1. Correction. Above I wrote: “For example, Government estimates of the un-recouped cost of providing medical treatment for migrants from the European Economic Area come to between £20m to £200m – less than 2% of the NHS annual budget of £100 billion.”

      I cannot find any verification of the “estimates” of between £20m to £200m lost to the NHS in this way. However, when an answer was given to the House of Commons by Health Minister, Anne Milton, it was revealed that the audited losses to the NHS for these costs came to just less than £7 million in 2009-10. That’s a tiny fraction of 1% of the NHS annual budget.

      Hansard source:

      FullFact investigation: “Is 'health tourism' costing the taxpayer £200 million?”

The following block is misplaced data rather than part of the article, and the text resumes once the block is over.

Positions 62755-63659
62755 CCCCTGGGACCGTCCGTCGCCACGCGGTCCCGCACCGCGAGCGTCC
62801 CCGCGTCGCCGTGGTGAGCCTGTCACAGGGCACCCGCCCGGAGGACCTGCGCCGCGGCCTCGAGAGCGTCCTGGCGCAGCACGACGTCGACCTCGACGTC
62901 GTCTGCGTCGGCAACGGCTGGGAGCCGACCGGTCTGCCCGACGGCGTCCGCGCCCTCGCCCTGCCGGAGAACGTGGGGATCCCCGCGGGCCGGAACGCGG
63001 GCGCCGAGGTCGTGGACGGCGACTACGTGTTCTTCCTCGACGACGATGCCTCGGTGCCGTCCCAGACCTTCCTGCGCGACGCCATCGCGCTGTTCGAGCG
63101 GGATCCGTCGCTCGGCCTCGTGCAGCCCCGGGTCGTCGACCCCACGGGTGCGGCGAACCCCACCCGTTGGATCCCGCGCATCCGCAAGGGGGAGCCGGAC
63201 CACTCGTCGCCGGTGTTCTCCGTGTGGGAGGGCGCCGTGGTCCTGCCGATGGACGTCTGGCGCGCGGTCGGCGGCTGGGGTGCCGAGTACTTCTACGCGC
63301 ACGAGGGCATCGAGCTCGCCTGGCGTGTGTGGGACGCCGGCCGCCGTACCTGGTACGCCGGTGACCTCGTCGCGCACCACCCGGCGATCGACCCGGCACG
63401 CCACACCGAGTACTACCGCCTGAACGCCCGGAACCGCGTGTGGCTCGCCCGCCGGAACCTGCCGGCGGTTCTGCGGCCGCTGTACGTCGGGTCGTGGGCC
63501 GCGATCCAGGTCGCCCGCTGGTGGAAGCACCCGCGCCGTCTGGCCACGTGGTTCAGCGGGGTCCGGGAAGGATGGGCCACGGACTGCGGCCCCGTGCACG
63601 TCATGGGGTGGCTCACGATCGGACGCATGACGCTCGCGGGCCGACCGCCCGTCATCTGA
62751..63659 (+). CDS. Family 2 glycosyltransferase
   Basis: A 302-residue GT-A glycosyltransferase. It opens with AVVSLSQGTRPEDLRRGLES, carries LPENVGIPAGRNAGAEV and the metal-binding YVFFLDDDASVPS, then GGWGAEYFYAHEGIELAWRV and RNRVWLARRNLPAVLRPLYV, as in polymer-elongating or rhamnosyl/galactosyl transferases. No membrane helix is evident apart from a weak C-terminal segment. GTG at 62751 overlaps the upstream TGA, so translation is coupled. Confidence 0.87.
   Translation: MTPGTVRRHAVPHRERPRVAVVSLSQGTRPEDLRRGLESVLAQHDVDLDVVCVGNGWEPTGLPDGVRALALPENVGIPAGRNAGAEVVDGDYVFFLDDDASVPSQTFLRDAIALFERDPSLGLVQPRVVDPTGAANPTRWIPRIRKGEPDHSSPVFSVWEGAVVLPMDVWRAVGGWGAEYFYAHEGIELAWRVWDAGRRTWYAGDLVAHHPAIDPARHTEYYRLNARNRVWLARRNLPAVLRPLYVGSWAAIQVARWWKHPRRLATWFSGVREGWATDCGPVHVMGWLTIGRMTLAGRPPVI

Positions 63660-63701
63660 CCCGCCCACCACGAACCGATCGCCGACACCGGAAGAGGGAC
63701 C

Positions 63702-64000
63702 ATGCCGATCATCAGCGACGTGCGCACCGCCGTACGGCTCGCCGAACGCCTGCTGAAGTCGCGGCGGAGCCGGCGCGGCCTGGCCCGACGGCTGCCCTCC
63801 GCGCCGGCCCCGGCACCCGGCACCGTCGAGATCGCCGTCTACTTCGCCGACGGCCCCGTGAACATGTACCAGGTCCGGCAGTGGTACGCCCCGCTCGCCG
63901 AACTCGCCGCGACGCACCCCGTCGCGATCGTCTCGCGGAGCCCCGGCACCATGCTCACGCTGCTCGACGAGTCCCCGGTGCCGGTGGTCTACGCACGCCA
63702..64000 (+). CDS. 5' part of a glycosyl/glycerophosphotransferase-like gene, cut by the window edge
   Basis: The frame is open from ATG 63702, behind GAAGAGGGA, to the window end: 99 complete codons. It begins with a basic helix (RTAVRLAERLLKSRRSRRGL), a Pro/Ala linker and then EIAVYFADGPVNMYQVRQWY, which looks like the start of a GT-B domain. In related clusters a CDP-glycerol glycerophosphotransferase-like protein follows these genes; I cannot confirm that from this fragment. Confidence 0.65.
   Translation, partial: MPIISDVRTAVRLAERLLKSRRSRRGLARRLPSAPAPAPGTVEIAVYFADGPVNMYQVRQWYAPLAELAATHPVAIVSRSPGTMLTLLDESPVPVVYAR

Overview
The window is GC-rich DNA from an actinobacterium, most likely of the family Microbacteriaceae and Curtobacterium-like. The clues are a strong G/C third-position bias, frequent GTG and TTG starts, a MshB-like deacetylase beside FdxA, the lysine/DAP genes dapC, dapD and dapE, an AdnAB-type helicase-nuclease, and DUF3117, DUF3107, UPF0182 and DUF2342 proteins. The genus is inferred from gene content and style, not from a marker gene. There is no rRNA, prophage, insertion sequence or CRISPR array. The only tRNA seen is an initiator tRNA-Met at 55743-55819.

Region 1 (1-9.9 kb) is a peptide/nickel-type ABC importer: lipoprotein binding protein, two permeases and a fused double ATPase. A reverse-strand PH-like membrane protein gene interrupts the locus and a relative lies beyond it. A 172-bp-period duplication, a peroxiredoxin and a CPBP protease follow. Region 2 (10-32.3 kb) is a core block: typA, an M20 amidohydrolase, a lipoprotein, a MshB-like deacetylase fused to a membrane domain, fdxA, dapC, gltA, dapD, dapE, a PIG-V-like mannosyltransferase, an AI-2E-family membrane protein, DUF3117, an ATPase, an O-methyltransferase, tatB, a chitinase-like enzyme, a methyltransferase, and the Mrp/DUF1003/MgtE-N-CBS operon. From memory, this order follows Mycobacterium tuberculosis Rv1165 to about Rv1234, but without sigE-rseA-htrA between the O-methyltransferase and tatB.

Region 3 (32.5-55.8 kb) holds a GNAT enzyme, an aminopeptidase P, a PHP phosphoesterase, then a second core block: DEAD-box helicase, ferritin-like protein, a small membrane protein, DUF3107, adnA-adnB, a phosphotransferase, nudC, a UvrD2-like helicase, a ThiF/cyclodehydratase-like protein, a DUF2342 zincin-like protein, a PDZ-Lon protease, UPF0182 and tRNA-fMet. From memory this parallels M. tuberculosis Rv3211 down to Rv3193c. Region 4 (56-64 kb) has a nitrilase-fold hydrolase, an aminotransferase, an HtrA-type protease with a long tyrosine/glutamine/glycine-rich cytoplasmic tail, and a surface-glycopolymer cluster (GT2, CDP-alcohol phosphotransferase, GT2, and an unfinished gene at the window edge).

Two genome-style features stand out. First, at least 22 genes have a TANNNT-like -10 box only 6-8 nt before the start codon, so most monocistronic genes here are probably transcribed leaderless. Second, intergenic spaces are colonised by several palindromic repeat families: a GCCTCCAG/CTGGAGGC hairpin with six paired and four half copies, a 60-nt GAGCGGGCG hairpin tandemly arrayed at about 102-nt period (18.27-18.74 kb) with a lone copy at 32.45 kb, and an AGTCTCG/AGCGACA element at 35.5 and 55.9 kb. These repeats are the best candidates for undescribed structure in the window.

3. If we want to save money, we need to stop paying for cosmetic surgery for vanity reasons on the NHS. I can just about accept gastric bands but not artificial boobs where the woman then gets a job as a page 3 model.

    It was in all the papers the other weekend. A woman told her GP she was depressed at being flat-chested. The GP referred her. It's that easy.

    I'd rather that money and all similar went to pay for just one cancer patient's drugs.

    1. Cosmetic surgery is only rarely available on the NHS, and then only if there are legitimate and overriding medical reasons. Most women in the UK who have breast implants pay to have the operation done privately. Surgery for cosmetic reasons alone simply isn't available on the NHS.